Fossils and the Flood exhibit at the Creation Science Museum.

Canada's First Creationist Museum

Following a trend set by its southern neighbor, Canada has opened its first museum dedicated to throwing monkey wrenches into evolution. The Big Valley Creation Science Museum opened its doors in June 2007. An estimated 35,000 people have visited in only four months, and owner/builder Harry Nibourg is floating as high as Noah.

"It was awesome," he said of the crowds. "It was just crazy." Did he have an idea of what his visitors thought of his Museum? "They're utterly amazed is what they are," Harry told us. "50 percent love us, 40 percent hate us, and five percent of that 40 percent want us dead."

Exterior view of the museum.

Those who hate Creationism must find it difficult to dislike Harry, who talks like Bob and Doug McKenzie and who turns every other sentence into a question with a Canadian "eh?" or "you know?"

"We pack a lot in," Harry says of the Museum. "It's almost like a book, eh? There're lots of plaques, lots of reading." Harry told us that even though his Museum is small, it takes two to three hours to see every exhibit, "if you're a fast reader."

Some of the highlights of the Big Valley Creation Science Museum include a fossilized human foot in a boot, an iron pot in a lump of coal that's supposedly 312 million years old, and a chart that traces Prince Charles and Lady Di's genealogy back to Adam and Eve. For the technical-minded, the Museum shows the impossible-without-God complexity of DNA and debunks radiocarbon dating. "When uranium breaks down into lead or whatever it releases eight atoms of helium or whatever," Harry told us. Whatever he said after that was impossible for us to understand, but maybe we could have if we were scientists.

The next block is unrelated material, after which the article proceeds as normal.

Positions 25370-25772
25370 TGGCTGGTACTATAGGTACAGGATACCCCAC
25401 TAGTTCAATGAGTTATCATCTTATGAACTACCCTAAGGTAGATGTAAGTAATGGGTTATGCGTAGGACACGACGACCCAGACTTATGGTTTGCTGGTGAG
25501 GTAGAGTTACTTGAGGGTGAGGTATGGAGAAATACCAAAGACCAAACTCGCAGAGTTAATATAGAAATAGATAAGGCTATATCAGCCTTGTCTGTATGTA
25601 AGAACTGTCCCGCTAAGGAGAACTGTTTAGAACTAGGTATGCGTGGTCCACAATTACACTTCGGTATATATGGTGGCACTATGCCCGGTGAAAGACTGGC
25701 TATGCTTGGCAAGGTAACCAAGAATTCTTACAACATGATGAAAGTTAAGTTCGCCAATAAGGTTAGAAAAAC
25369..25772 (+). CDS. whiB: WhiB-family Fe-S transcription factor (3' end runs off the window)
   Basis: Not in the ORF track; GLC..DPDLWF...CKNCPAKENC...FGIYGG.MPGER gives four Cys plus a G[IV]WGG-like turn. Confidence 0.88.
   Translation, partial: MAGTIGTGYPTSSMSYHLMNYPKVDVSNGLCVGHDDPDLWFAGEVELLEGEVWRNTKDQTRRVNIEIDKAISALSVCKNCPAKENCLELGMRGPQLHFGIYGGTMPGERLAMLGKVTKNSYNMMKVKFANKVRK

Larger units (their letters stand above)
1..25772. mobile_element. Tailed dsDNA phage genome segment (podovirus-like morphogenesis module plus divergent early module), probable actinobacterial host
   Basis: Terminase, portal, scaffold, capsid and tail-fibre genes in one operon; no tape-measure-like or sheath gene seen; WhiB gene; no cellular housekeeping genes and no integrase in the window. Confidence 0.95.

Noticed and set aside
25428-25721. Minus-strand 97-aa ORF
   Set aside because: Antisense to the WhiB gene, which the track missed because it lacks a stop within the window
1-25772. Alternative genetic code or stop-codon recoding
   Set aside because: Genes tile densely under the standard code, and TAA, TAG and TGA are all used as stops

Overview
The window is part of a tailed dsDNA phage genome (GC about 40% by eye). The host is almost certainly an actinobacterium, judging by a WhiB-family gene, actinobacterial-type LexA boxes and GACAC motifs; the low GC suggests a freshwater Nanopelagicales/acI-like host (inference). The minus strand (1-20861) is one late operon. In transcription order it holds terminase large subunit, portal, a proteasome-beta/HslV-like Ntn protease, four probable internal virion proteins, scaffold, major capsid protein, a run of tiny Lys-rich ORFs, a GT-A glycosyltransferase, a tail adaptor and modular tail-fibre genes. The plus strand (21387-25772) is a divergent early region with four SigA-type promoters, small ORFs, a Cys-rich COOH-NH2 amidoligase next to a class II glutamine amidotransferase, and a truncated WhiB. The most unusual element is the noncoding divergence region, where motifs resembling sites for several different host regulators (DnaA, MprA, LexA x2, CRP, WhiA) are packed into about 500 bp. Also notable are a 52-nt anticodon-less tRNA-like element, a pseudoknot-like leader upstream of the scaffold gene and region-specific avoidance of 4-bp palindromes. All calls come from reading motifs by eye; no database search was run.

Harry is neither a scientist nor a museum designer. "I work in the oil field up north," he told us. "I'm just an average Joe, you know?" His inspiration to create his Creation museum was the Royal Tyrell Museum in nearby Drumheller, which Harry felt was unnecessarily pro-evolution. "I just felt this side [Creationism] should be shown," he told us.

Harry Nibourg and a fossil.

"We're just puttin' forward the evidence," Harry explained. "You can take it or leave it. If you think it's stupid, that's okay too."

And what about those hate-fueled five-percenters that want Harry's museum dead? "We're not scared of no man, and very few women," Harry told us. "And you know how that goes, eh?"

41 Railway Ave. S., Big Valley, AB, Canada
About 250 miles north the Canadian border at the end of U.S. I-15. 35 miles north of Drumheller on Hwy 56.
Hours vary seasonally. (Call to verify) Local health policies may affect hours and access.
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